Buying a Home That’s Still Being Lived In

Buying a home, especially at this time when economic experts say that the world is gearing for a far worse recession than the Great Depression, is more overwhelming than it usually is. After all, we are in an unusual time. Why do you choose to invest in a home right now? It’s for the reason that many business ventures are also being launched right now. The market is for anyone’s taking. Traditional businesses such as clothing stores, restaurants, and coffee shops have permanently closed. Now is the best time for smaller entrepreneurs to dive into the industries of their choosing.

It’s the same idea that people have about buying a home. This could be the best time to make that investment because families are selling their homes, taking cuts, and downsizing. They’re not even renovating. They just need to grab some cleaning rags and make sure the home looks presentable to the potential buyers.

But as a homebuyer, what are the red flags in a lived-in house? What questions should you ask the seller? How much should you be willing to go when buying a home?

Look at the Overall State of the Property

When a house is lived in, it could look messy and cluttered. But that’s no reason for you to slash the asking price in half. A messy countertop is easy to take care of. You just need a day to organize and fix these things. Besides, the current homeowners will box these up and take them when they leave the keys to you. So, you shouldn’t worry about how cluttered the house is, though it would be nice if the homeowners at least try to impress you.

Were there signs that the home used to be well-kept? Did the current homeowners fell in bad debts, and that’s why they weren’t able to take care of it anymore? Have weeds grown in the yard already? How’s the garage, roof, fence, and basement? These are the areas that not many people see can be problematic.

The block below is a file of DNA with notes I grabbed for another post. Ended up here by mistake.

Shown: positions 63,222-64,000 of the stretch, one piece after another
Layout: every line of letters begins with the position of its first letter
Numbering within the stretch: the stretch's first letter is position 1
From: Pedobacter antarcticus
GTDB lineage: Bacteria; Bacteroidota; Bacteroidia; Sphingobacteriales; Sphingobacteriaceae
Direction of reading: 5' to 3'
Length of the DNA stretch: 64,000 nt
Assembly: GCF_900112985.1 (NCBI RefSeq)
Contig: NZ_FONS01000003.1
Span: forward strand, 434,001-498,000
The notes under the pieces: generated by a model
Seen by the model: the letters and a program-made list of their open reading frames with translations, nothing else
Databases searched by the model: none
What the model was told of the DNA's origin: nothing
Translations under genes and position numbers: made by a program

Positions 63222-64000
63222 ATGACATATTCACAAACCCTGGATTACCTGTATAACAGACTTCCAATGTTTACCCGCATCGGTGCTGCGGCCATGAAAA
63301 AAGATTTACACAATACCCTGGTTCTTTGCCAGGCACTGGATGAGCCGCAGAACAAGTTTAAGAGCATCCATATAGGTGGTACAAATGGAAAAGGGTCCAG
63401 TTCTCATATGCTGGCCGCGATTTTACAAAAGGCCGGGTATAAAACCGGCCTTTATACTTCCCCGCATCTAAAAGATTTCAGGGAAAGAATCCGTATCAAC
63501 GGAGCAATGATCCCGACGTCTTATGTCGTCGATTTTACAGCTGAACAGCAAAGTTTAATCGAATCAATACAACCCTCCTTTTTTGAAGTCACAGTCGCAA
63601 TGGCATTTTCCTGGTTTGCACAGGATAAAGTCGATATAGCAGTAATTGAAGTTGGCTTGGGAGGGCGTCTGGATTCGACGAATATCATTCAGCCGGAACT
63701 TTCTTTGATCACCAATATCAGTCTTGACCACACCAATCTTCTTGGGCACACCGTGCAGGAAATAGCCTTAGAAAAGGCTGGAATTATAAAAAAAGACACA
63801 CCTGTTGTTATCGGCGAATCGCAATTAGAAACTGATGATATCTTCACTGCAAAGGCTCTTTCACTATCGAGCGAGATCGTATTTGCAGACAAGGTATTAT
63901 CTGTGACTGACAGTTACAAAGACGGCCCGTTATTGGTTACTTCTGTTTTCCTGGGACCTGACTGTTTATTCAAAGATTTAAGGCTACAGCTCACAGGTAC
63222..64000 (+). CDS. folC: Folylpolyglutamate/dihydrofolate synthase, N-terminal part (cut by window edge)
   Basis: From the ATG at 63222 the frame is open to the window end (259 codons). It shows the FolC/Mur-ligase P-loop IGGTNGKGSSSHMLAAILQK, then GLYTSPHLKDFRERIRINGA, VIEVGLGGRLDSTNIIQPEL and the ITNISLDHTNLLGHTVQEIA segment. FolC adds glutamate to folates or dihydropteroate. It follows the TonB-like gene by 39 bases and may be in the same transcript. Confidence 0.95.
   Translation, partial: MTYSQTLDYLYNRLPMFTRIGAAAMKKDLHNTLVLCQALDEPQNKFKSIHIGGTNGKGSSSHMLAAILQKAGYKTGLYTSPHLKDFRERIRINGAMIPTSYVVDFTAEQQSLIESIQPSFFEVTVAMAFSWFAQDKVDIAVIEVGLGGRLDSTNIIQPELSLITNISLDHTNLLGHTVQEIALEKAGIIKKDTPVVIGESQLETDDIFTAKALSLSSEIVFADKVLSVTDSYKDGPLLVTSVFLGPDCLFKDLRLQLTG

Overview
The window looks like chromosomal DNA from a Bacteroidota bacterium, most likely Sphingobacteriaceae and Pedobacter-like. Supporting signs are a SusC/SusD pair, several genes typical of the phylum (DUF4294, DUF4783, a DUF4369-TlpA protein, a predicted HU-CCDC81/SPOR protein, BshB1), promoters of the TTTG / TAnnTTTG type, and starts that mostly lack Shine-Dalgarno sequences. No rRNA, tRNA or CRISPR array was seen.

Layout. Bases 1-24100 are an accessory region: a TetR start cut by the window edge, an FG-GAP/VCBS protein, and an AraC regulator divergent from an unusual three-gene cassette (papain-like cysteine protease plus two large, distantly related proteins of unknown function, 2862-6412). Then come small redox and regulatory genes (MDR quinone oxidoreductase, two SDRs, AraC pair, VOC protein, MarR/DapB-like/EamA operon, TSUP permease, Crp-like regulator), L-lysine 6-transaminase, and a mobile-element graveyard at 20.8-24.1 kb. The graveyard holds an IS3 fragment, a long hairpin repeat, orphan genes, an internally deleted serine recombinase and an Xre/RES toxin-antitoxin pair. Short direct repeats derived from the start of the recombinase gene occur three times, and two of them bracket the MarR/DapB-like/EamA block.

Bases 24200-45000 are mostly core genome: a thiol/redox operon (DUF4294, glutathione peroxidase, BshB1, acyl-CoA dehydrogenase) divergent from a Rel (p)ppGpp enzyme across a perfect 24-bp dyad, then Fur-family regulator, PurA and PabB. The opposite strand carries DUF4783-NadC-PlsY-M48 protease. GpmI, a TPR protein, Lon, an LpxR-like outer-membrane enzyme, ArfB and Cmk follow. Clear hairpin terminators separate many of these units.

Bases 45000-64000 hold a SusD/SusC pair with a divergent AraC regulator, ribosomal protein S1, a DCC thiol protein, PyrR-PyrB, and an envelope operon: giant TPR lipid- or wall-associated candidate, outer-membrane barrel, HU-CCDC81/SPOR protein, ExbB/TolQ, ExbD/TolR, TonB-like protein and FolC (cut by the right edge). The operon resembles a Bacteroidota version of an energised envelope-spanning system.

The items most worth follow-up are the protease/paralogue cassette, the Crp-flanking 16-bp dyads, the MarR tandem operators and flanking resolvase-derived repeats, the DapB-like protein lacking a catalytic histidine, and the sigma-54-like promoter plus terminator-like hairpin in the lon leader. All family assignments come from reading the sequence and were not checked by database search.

When the House Was Constructed

Sure, the land itself has been with the current homeowners for generations, but what about the house? When was it constructed? Most homes built before the 1980s have asbestos in them. This could be a deal-breaker, or you could ask for a discount since you have to get this removed from the house. It’s also worth noting that older homes might have structural problems already.

Most potential homebuyers hire a home inspector to make sure that the house is free of asbestos, radon, termites, pests, mold, and many other things. The inspector will grade the property, and from this report, you can make a better offer. Some homeowners already have this, so you can just ask for a copy of the report.

What Comes with the House

The homeowners might choose not to take some fixtures and furniture that will be hard to take out. Remember that you are not required to take them on. The real estate broker should explain this to you in detail. It is okay to pay for the things that you want, such as the gas range and oven. Those are hard to install, so you may want to take those on.

But what about those things you don’t have an interest in? If the homeowners are planning to leave their gym equipment behind in the garage and you don’t want that, what happens then? This is why you need to negotiate well with them. These shouldn’t be forced on you, and you certainly don’t have to pay for them. If you’re going to be the one to dispose of them because the homeowners are in a hurry to move away, then they’ll have to give you a discount for the trouble.

Why the Current Homeowners Want to Leave

The current homeowners will not easily open up to a potential homebuyer about why they’re selling the home. Whether it is personal or the neighborhood’s plain bad, you won’t hear this kind of information from them. So before even thinking about making an offer for the property, research about the area. Find out what other people are saying about the community. Be direct with your broker. The priority is your safety and security. Anything that will threaten that is a deal-breaker.

Don’t complicate the process of buying a home. It’s akin to buying an expensive handbag. You talk to people who know a lot about luxury handbags. You look at what kind of investment is this—whether it has good resell value—and you try to get as much as you can from its cost.

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